The circuit is shown above consists of a common source **FET amplifier** followed by a three stage RC phase shift network. With a capacitor bypassed source resistor Rs and a drain resistance Rd, the amplifier stage is self-biased. The Phase shift of 180^{o} between the amplified output voltage V_{out} and the input voltage V_{in }at the gate is produced by the amplifier itself if the loading effect of the phase shift network on the amplifier can be assumed to be negligible. To maintain the positive feedback, the three stage RC phase shift network produces an additional phase shift equal to 180^{o} at some frequency of operation. This frequency will be the one at which the circuit will oscillate and provide the large magnitude of the amplification. In this oscillator we use voltage series feedback i.e. feedback voltage is proportional to the output voltage V_{out}.

As we know, the frequency of oscillator depends upon the values of capacitors and resistors used in the phase shift network. Using basic RC circuit analysis technique, RC phase shift oscillator Frequency derivation can be derived as follows:

**X _{c }= √ 6R… (2)**

Compare equation (1) and (2);

√ 6R = 1 / 2∏ FC

**F = 1 / 2∏ RC √ 6**

If variable capacitors are used then the frequency can be adjusted over a wide range.

**(iii) RC phase shift oscillator using Op-amp:**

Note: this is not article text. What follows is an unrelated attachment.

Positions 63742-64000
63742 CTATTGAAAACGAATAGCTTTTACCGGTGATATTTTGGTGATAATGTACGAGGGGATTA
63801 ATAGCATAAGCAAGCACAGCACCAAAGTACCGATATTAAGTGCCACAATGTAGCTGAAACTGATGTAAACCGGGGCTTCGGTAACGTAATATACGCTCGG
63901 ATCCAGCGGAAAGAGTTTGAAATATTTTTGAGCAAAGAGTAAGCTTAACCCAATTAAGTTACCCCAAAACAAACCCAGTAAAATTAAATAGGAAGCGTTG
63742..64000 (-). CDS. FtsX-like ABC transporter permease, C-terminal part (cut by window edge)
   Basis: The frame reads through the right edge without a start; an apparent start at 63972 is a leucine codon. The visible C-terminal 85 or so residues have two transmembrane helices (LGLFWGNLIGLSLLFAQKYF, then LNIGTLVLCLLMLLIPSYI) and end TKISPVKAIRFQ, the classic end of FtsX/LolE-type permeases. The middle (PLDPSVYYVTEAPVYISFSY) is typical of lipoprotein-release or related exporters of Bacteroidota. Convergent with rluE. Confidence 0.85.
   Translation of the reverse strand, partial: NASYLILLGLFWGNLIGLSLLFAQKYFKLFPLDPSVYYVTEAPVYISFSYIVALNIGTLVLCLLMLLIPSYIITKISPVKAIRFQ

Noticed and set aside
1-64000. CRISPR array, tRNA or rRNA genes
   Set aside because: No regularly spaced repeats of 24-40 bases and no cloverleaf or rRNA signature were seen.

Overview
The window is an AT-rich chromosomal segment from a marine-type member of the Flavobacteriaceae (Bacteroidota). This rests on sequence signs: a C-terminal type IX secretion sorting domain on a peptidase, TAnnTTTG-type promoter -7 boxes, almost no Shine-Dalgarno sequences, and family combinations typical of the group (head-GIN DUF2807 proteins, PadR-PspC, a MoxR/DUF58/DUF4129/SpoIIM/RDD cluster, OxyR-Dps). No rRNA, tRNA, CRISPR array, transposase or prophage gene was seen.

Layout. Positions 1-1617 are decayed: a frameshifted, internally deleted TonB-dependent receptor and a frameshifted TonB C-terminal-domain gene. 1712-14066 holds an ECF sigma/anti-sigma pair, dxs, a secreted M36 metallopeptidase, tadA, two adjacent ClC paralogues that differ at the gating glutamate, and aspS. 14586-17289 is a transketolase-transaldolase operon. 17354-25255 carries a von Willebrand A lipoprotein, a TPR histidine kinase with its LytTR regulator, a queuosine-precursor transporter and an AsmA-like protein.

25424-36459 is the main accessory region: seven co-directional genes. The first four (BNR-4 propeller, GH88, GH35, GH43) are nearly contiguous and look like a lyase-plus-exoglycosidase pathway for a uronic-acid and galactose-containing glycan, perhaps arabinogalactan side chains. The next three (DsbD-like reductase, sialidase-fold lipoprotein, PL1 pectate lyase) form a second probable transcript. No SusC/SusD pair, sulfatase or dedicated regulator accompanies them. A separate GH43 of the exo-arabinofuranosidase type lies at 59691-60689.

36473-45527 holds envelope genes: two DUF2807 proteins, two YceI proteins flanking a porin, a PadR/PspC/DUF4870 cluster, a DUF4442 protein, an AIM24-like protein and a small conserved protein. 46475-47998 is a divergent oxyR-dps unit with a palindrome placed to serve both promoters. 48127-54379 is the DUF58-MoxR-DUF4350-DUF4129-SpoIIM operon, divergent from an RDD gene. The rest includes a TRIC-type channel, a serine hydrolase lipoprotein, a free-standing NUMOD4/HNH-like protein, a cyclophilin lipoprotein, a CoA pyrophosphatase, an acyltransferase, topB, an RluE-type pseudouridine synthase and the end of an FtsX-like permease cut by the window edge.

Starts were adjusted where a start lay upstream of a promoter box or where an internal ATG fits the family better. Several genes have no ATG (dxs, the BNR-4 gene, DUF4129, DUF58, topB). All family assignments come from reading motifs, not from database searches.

The circuit shown above indicates that the feedback is connected to the inverting input of the **operational amplifier** which produces the required 180^{o}phase shift. Another 180^{o} phase shift is produced through the three stage RC phase shift network which got combine with feedback phase shift and produces 360^{o} or 0^{o} phase shift which is the required condition for sustained oscillations. RC oscillators with four stages are generally used because available op-amp came in quad IC packages.

**Phase shift oscillator advantages:**

Due to its extraordinary features, it is the most demandable oscillator. Following of its advantages are:

- It provides good frequency stability.
- It is not bulky and expensive.
- It is suitable for low frequencies to say as of the order of 1 KHz.
- It generates a sinusoidal output which is distortion free.
- It is simpler than Wien bridge oscillator because it does not need negative feedback and stabilization arrangements.

*Hope you all like this article. For any suggestions please comment below. We always appreciate your suggestions.*